Energy Efficiency And Conservation Act: Salient Provisions And Incentives
RA 11285-Energy Efficiency And Conservation Act: Salient Provisions And Incentives

RA 11285-Energy Efficiency And Conservation Act: Salient Provisions And Incentives

Energy Efficiency And Conservation Act

On April 12, 2019 President Rodrigo Duterte signed into law Republic Act (RA) 11285 entitled – Energy Efficiency And Conservation Act

An Act Institutionalizing Energy Efficiency and Conservation, Enhancing the Efficient Use of Energy, Granting Incentives to Energy Efficiency and Conservation Projects”. The law seeks to “… establish a framework for introducing and institutionalizing fundamental policies on energy efficiency and conservation, including the promotion of efficient and judicious utilization of energy, increase in the utilization of energy efficiency and renewable energy technologies, and the delineation of responsibilities among various government agencies and private entities

RA 11285 Section 3

Basically, RA 11285 institutionalizes energy conservation and making it mandatory to ensure that energy consumption becomes sustainable. The promotion of renewable energy is also provided under this law.

Energy Efficiency And Conservation Act Salient Provisions:

Roles and Responsibilities of Different Government Agencies

Department of Energy

a. The Department of Energy (DOE) will develop, impose, and review the MEP in consultation with the Department of Trade and Industry – Bureau of Philippine Standards (Section 5[e])

What is MEP?

Minimum Energy Performance (MEP) refers to a performance standard which prescribes a minimum level of energy performance for the commercial, industrial, and transport sectors, and energy-consuming products including appliances, lighting, electrical equipment, machinery, and transport vehicles that must be met or exceeded before they can be offered for sale or used for residential, commercial, transport, and industrial purposes (Section 4[w])

b. Require manufacturers, importers, and dealers to comply with the MEP, and to display on the packaging and on their products the energy label showing the energy requirement and consumption efficiency of such products. (Section 5[f])

c. Enforce and ensure compliance with prescribed rating standards for energy performance in buildings and industries, in coordination with pertinent government agencies and LGUs (Section 5[f])

Department of Public Works and Highways (DPWH)

Department of Public Works and Highways (DPWH) – The DPWH shall, in coordination with the DOE, be responsible for ensuring the implementation of the Guidelines on Energy Conserving Design of Buildings and Utility Systems as an integral part of the National Building Code, Roadway Lighting Guidelines, and such other related guidelines as may be issued by the DOE, and in accordance with Republic Act No. 6541, otherwise known as the “National Building Code of the Philippines” and other related laws (Section 6[j])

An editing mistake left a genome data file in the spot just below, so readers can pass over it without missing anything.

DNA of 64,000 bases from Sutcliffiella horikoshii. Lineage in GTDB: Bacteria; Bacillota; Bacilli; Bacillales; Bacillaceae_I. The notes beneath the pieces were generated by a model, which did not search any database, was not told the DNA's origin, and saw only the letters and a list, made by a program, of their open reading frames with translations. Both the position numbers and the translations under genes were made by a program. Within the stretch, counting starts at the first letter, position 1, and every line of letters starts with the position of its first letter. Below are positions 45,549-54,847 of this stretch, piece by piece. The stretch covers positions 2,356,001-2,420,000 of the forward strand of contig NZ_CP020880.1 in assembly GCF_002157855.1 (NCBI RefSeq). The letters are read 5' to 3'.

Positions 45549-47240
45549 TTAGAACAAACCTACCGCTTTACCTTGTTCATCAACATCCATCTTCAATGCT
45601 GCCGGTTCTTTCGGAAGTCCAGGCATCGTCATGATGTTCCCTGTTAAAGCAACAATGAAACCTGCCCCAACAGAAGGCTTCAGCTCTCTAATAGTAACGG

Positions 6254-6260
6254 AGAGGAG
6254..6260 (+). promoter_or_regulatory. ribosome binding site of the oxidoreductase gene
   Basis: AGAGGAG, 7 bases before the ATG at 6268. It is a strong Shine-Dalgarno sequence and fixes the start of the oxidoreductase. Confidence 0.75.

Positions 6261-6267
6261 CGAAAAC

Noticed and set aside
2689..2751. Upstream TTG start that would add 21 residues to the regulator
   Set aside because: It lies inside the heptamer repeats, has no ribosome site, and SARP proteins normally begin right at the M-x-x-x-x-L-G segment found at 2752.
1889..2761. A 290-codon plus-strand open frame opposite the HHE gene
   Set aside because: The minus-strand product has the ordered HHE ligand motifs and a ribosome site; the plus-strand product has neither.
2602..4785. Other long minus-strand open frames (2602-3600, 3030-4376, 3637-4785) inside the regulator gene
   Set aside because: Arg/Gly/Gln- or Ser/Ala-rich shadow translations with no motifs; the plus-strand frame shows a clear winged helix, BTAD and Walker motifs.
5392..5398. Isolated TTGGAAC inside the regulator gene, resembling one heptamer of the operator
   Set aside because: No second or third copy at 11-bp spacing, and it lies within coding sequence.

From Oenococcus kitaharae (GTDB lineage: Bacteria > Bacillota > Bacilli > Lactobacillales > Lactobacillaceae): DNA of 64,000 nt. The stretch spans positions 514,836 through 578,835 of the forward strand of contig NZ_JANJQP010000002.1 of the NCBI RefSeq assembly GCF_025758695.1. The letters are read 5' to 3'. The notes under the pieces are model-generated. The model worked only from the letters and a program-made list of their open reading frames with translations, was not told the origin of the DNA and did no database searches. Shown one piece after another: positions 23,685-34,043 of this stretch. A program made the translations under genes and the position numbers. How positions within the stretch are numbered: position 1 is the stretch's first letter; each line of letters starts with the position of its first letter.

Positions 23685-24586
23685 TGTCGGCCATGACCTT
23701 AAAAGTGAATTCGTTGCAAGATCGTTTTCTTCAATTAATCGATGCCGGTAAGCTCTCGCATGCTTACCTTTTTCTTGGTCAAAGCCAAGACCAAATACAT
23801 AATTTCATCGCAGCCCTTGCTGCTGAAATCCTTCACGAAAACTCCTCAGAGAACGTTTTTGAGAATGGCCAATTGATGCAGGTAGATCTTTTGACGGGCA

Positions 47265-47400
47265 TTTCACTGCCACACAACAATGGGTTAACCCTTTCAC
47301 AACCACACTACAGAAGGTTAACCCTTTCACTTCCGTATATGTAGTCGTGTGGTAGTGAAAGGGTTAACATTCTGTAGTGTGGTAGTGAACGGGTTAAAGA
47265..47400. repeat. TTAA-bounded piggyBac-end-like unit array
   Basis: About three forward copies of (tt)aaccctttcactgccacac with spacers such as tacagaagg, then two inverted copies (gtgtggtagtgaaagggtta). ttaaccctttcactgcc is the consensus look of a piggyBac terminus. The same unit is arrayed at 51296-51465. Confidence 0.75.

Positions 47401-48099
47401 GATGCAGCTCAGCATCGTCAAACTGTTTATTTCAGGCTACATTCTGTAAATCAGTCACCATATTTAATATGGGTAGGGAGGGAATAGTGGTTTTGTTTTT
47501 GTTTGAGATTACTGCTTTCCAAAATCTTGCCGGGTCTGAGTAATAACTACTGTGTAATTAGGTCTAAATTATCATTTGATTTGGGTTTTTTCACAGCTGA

Department of Trade and Industry

Department of Trade and Industry (DTI) – The DTI, through the Bureau of Philippine Standards, shall, in consultation with the DOE, require manufacturers, importers, and dealers to comply with the MEP, and to display the energy label and the energy efficiency label showing the energy requirement and consumption efficiency of such products on the packaging and on the products themselves (Section 6[l])

Department of Transportation (DOTr)

The DOTr shall, in coordination with the DOE and the DENR, be responsible for ensuring compliance of vehicle owners, manufacturers, and importers with the MEP for transport vehicles consistent with the specifications for all types of fuels prescribed under Republic Act No. 8749, otherwise known as the “Philippine Clean Air Act of 1999”, and to display the energy consumption label in coordination with the vehicle manufacturers, transport industry associations, public transport groups, and nongovernment organizations. The DOTr shall also assist the DOE in the enforcement of and compliance with measures under this Act and its IRR relative to the energy consumption of the transport sector (Section 6[m])

What are the responsibilities placed by RA 11285 to the private sector that they need to comply with?

  • All manufacturers, importers, distributors, and retailers of energy-consuming products shall comply with the MEP, subject their energy-consuming products to energy performance testing, and submit their respective product information to the DOE. (Section 14)